[ntp:questions] Windows time question.

Dave Hart hart at ntp.org
Thu Apr 21 18:40:03 UTC 2011

On Thu, Apr 21, 2011 at 15:41 UTC, David J Taylor wrote:
> I would have hoped that the pool folk kept their documentation up-to-date,

It's easier to post a single configuration using "server" in ntp.conf
that works with any version of ntpd.

> so I'll post that on their list.  You didn't mention how to control the
> number of servers uses - is it just multiple "pool" entries?

I haven't researched when the "pool" directive in ntp.conf was first
introduced, but I know it's in 4.2.6.  Early in 4.2.7, the
functionality implemented changed to mirror "manycastclient"

For 4.2.6, each "pool" directive results in a single blocking lookup
of the name.  This is in contrast to "server" which uses nonblocking
lookups in a forked child process.  For each address returned by the
name lookup, 4.2.6 "pool" spins up a normal (persistent) association
unless the address is local or an association already exists for a
remote address.  Used with *.pool.ntp.org, that means each "pool"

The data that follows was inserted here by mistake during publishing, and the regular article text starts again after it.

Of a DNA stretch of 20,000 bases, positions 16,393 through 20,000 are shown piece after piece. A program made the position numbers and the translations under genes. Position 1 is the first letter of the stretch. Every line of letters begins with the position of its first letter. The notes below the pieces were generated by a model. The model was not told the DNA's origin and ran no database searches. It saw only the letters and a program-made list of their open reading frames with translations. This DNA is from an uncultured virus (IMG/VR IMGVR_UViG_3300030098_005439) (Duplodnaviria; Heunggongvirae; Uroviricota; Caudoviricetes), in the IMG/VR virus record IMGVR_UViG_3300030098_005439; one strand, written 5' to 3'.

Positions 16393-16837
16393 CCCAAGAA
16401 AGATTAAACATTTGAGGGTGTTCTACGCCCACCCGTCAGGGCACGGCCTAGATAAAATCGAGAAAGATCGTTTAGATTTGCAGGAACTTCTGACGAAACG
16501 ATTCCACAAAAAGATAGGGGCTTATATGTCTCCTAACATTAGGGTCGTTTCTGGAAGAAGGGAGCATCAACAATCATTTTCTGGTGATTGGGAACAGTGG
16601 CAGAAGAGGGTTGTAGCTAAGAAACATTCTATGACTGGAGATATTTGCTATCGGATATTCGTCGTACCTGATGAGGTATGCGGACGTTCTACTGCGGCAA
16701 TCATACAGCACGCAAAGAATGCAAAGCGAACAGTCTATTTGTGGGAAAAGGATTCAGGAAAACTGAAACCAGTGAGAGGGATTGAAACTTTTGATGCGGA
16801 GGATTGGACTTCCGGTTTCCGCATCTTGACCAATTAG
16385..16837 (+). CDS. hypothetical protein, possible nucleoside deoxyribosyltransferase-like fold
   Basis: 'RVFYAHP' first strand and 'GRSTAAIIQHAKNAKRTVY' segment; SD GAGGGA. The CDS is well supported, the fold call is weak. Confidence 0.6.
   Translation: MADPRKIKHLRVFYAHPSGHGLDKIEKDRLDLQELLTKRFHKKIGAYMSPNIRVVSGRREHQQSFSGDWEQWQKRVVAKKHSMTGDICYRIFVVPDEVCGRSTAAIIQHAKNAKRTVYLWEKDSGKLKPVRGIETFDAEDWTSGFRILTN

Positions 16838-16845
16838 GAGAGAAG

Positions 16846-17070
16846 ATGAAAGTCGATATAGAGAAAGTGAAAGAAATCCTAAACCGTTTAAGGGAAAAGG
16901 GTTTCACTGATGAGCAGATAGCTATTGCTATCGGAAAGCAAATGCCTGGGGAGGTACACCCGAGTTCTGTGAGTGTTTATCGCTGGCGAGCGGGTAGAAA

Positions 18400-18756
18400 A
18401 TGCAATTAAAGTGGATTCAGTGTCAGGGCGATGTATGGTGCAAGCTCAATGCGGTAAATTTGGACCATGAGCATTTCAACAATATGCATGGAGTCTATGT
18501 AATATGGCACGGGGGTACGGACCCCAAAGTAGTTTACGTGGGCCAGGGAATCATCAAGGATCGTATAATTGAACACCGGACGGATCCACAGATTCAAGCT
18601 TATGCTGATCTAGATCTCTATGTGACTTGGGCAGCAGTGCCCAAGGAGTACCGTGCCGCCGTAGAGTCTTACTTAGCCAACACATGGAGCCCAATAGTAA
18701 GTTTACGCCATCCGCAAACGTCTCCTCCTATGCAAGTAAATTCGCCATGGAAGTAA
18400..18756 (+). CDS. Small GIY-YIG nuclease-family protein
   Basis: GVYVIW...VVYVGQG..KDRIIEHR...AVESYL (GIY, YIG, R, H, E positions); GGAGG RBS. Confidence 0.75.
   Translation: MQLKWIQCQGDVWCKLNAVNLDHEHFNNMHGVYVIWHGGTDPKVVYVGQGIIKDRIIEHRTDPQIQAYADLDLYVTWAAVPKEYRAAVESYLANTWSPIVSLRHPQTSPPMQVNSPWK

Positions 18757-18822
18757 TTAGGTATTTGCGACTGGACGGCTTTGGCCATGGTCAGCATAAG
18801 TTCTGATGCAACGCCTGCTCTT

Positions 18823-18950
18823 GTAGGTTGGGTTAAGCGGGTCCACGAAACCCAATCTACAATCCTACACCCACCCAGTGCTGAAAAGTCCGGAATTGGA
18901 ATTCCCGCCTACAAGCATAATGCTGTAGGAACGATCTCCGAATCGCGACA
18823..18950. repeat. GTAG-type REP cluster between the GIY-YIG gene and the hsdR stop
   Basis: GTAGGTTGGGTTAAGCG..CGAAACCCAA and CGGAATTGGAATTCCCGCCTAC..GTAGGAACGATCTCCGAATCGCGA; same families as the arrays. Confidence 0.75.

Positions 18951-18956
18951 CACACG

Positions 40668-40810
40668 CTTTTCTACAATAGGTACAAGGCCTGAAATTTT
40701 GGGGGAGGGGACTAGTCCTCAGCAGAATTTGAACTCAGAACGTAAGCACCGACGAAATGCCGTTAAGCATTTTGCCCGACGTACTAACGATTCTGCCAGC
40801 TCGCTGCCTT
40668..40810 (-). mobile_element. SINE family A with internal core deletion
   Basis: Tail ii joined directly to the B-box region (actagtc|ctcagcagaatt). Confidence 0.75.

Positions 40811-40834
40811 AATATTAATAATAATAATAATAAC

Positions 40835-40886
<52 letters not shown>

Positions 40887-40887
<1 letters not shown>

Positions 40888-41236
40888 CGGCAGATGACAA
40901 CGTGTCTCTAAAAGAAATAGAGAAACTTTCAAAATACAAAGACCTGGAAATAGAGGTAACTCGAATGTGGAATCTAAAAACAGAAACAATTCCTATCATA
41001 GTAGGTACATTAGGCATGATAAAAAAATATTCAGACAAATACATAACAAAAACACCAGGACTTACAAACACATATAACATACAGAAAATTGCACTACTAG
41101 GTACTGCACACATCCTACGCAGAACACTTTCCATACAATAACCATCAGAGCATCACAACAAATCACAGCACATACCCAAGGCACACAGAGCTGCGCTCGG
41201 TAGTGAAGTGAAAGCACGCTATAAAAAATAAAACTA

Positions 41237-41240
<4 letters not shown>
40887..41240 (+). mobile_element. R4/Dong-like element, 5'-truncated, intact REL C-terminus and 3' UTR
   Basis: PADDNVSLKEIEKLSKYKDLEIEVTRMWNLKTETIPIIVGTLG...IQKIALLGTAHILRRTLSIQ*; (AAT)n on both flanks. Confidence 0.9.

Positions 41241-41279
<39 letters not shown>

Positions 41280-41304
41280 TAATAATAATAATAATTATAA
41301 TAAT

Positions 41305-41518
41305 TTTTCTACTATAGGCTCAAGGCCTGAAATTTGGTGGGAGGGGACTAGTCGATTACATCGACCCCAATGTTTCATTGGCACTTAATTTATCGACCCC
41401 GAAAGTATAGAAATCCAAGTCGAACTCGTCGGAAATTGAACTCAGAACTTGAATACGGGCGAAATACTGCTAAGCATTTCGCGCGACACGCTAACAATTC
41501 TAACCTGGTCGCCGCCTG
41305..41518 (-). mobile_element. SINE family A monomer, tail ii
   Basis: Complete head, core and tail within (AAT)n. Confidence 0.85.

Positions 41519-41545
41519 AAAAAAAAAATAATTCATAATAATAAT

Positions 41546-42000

generally spins up three associations.  From that point on, ntpd
operates as if the pool addresses had each been specified using
"server" -- in particular, servers which never respond or which stop
responding are used at least until the next ntpd restart or runtime
"unpeer" or "unconfig" via ntpdc or ntpq :config.

With 4.2.7, each "pool" directive spins up a refid POOL prototype
association, similar to the ACST prototype association for each
"manycastclient".  This prototype association contains the pool DNS
name as well as any as-yet-unused addresses left over from the prior
lookup of that DNS name.  Each poll, if there are less than maxclock
total associations, or less than minclock survivors, a solicitation
NTP packet is sent to the next address resolved from the pool name.
If the NTP server responds to this solicitation (which is a normal NTP
client request), a preemptible association is spun up for that
address.  So even with a single "pool" directive, eventually you can
expect maxclock associations or more (if needed to reach minclock
survivors).  Using multiple "pool" directives with 4.2.7 speeds up the
process, potentially overshooting maxclock by more.  When a
preemptible association is unreachable for a suitably long period, it
is removed.

http://www.eecis.udel.edu/~mills/ntp/html/discover.html has more.

Dave Hart

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